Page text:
Review: Bruno

Like many other dangerous and controversial comedians (Richard Pryor, Lenny Bruce, Howard Stern), the role-playing guerrilla satirist Sacha Baron Cohen knows how to draw an audience into a conspiratorial relationship with him - and then make you squirm anyway. Bruno, his new quasi-documentary stunt comedy, is, if anything, a crazier, funnier, and even pricklier pincushion of a movie than Borat, his 2006 tweak of all things dumb, bigoted, and American. Teaming up again with director Larry Charles, Baron Cohen once more wanders the U.S. landscape in the put-on guise of an egomaniacally doltish yet weirdly resonant pest. This time he's Bruno, a cretinous and very, very gay Austrian fashion-celebrity-fame whore in skintight hot pants and a frosted mop of Eurotrash hair that spills over his forehead like the tail of a dead squirrel.

Bruno, who refers to himself in the third person, has an imperious, nostril-flaring air; he's the fashionista as commandant. After he gets kicked off of Funkyzeit, the discofied TV bash he hosts in Austria, he says that Bruno was blacklisted, substituting a Teutonic racial slur for black. Bruno, let's be clear, is not a film that behaves itself, even for an enlightened audience. You can't squeeze it into a tidy liberal box, because it's only too happy to flirt with the taboos and frat-house intolerances it's ridiculing.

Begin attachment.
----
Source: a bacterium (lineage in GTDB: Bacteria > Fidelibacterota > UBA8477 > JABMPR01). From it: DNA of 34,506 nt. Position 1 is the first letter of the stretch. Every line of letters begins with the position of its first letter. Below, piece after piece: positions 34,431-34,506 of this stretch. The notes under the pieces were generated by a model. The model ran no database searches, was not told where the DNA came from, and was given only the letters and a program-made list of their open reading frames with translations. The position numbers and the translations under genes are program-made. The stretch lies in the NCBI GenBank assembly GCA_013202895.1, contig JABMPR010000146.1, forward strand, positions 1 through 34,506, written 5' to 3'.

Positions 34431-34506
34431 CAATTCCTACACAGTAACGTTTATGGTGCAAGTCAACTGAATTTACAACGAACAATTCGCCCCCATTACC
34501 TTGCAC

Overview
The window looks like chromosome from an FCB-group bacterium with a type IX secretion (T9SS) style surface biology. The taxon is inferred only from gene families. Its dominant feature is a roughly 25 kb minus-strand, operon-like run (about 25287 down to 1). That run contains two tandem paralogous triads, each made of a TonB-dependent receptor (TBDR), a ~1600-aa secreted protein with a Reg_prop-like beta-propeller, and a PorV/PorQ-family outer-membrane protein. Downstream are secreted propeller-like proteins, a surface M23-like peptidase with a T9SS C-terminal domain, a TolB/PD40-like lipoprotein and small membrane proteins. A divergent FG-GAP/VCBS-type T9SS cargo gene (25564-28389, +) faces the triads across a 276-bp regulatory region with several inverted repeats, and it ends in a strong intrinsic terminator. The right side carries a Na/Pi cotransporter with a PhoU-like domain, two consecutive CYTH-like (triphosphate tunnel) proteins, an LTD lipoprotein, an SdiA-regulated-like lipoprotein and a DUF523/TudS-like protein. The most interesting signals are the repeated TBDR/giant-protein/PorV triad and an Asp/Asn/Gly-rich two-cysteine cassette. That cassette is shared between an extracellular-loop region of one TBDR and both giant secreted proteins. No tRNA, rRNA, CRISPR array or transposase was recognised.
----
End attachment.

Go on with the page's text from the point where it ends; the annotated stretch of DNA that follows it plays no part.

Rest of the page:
As Bruno travels across America and, at moments, visits other parts of the world, he has one compulsion - to become famous - and he'll achieve it in any way possible. He starts off by trying to meet celebrities, with little success (he gets a F--- off! from Harrison Ford). On a Dallas talk show, he parades his adopted black baby, which nearly touches off a - riot. The scene is a vicious skewer of stars who turn adopted kids into accessories, yet the real joke is that it doesn't take long for a talk show devoted to compassion to tease out the pitchfork-mob rage of the studio audience. For a while, Bruno, taking a cue from Hollywood, pretends to be straight. He goes to a party for swingers, in a scene so bizarre you'll think, It can't be fake. He also attends a gay deprogramming session with an evangelical therapist who looks, let's just say, a little bit less than qualified.

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